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I stuck with choosing synchronization primitive.

What is the case: I have pool of threads, that are in infinitive loop, and waits for some event. And another thread that should invoke this event. When event fires all wating thread should make one iteration and fall back for waiting event again.

Should I use manualResetEvent for this? I can't understand, is there any garanty, that if i wrote in control thread something like this


All waiting threads make iteration, and all waiting threads makes only one, not two ore three, iterations.

Or i should use another primitive for my case?

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up vote 1 down vote accepted

Use Monitor.Wait(someObject) in the looping threads, and Monitor.PulseAll(someObject) in the event raising thread.

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Thanks for answer. I've tried this, but i always get SynchronizationLockException when try to call Monitor.Wait. As far as i reed this becouse i need call Monitor.Enter(object) before call Monitor.Wait(object). In MSDN i've read this description of wait method: Releases the lock on an object and blocks the current thread until it reacquires the lock. So only one thread from my pool will work simultaneously, becouse they will need lock someObject for resume. Isn't it? –  Yavanosta Sep 21 '12 at 0:36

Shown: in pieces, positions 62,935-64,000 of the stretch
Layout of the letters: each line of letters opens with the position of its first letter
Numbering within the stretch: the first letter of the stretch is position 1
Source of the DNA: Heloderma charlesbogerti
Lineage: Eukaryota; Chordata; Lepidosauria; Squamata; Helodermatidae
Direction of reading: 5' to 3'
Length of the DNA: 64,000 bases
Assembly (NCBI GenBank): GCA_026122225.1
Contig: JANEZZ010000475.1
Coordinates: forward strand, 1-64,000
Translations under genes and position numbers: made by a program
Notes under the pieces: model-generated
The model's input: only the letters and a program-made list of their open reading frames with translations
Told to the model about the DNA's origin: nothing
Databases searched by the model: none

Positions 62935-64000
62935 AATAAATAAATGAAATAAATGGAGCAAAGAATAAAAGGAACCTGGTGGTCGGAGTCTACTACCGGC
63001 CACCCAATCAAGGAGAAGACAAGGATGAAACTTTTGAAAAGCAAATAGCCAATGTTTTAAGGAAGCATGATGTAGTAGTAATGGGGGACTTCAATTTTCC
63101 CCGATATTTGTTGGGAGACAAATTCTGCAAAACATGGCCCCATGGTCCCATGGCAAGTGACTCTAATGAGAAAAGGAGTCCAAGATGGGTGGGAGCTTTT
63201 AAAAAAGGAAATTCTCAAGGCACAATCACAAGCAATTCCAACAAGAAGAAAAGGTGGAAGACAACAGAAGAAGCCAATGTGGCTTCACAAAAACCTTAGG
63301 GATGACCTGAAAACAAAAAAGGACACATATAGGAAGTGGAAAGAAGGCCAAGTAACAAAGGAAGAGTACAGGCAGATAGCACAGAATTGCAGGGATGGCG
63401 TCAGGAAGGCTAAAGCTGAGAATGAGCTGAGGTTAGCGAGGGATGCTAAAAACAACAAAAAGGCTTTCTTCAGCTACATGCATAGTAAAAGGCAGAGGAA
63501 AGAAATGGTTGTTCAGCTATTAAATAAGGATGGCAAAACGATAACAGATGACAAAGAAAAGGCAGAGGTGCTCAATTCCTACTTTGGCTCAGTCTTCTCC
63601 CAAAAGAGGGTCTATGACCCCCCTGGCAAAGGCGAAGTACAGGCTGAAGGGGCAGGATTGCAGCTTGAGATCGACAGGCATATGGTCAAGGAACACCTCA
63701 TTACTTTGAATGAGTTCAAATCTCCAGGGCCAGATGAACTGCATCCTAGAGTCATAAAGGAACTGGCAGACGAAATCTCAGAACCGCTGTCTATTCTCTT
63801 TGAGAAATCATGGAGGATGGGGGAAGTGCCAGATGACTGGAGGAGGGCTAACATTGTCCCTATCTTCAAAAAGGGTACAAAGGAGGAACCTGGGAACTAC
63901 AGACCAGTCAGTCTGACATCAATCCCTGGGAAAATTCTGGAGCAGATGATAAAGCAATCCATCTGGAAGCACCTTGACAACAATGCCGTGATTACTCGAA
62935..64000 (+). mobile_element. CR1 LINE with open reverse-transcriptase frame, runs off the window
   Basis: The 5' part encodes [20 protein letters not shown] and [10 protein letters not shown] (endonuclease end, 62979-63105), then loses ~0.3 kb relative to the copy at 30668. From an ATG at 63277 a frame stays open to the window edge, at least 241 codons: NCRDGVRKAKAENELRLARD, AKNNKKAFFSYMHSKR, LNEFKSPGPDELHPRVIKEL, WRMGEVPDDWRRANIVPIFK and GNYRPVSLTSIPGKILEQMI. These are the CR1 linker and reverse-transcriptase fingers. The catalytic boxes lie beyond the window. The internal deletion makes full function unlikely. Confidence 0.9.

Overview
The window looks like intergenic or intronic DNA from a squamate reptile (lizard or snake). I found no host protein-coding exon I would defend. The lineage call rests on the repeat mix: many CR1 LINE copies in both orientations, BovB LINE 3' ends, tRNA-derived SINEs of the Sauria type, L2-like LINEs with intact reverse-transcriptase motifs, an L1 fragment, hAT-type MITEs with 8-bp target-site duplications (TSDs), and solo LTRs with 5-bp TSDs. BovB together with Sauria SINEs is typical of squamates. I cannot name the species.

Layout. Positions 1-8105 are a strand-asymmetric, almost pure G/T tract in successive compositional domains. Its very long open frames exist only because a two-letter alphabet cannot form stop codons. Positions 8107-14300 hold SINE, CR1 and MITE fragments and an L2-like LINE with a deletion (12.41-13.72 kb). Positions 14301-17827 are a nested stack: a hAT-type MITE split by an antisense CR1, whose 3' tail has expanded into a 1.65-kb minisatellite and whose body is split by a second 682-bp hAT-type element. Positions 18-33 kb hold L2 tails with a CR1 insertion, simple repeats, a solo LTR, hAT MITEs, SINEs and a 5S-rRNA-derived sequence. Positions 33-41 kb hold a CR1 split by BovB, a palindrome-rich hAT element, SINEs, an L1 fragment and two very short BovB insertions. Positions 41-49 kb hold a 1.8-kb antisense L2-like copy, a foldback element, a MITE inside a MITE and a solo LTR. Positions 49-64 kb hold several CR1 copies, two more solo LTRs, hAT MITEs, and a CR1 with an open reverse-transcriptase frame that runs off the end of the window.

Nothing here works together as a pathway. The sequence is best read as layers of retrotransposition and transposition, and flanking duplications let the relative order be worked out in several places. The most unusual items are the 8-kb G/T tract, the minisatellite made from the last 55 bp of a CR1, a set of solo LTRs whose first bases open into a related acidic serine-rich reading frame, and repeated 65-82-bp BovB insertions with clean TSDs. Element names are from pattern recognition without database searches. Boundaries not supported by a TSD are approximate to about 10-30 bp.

You need some lock statements in there around your Monitor calls: lock (someObject) { Monitor.Wait(someObject); } and lock (someObject) { Monitor.PulseAll(someObject); }. When you do a Monitor.Wait, the context is exited and other objects can acquire the lock. –  Chris Shain Sep 21 '12 at 0:37
Read the Remarks section in msdn.microsoft.com/en-us/library/ateab679.aspx for more information. –  Chris Shain Sep 21 '12 at 0:40
Thank's a lot. This looks like a magic when i've tried this code first time. Now i think i understand. Threads one by one obtains exclusive lock, enter critical section, calls wait so relise lock and moves to waiting queue, then when i call PulseAll, thread moves to active queue, then one by one obtain exclusive lock and leave critical section. Very logic solution, when you can understand it. Thanks a lot for answer! –  Yavanosta Sep 21 '12 at 0:50
You have the logic exactly correct :-) No problem. –  Chris Shain Sep 21 '12 at 0:54
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